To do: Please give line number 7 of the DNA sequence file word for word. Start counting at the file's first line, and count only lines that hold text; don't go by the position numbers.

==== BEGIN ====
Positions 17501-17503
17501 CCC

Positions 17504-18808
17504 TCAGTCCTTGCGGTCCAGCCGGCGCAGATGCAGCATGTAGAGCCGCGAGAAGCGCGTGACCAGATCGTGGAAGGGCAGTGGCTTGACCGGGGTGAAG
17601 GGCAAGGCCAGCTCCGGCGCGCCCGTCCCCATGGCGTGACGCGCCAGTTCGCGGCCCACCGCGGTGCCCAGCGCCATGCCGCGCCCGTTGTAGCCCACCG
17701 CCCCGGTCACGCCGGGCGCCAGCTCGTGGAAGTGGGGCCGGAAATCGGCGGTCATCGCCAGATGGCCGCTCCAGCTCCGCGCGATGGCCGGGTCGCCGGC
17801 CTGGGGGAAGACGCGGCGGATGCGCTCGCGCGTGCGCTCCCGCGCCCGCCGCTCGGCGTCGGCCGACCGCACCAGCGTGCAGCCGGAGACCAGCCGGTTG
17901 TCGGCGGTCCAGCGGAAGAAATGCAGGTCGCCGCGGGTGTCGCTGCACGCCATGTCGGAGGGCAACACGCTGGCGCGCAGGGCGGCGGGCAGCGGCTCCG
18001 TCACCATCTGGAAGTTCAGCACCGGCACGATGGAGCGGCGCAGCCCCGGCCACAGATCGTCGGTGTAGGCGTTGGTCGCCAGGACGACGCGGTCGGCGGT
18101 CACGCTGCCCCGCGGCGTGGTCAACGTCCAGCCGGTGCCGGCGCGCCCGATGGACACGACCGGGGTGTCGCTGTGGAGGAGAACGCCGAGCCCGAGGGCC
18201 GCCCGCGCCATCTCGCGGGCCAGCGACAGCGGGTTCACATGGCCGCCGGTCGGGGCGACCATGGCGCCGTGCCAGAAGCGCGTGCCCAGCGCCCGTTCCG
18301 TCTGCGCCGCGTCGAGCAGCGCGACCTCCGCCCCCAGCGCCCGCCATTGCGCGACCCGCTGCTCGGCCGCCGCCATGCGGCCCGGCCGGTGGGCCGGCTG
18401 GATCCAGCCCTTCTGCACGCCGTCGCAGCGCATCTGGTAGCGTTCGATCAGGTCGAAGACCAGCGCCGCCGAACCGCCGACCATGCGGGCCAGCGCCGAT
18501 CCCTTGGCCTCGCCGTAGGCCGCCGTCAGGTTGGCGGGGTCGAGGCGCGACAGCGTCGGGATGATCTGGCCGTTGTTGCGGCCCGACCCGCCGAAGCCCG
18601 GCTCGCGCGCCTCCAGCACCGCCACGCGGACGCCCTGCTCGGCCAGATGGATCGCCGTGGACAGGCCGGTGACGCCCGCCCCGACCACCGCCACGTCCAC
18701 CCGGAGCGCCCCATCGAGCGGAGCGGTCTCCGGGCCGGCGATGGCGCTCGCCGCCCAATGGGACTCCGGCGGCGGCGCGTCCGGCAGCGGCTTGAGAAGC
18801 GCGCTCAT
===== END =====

17801 CTGGGGGAAGACGCGGCGGATGCGCTCGCGCGTGCGCTCCCGCGCCCGCCGCTCGGCGTCGGCCGACCGCACCAGCGTGCAGCCGGAGACCAGCCGGTTG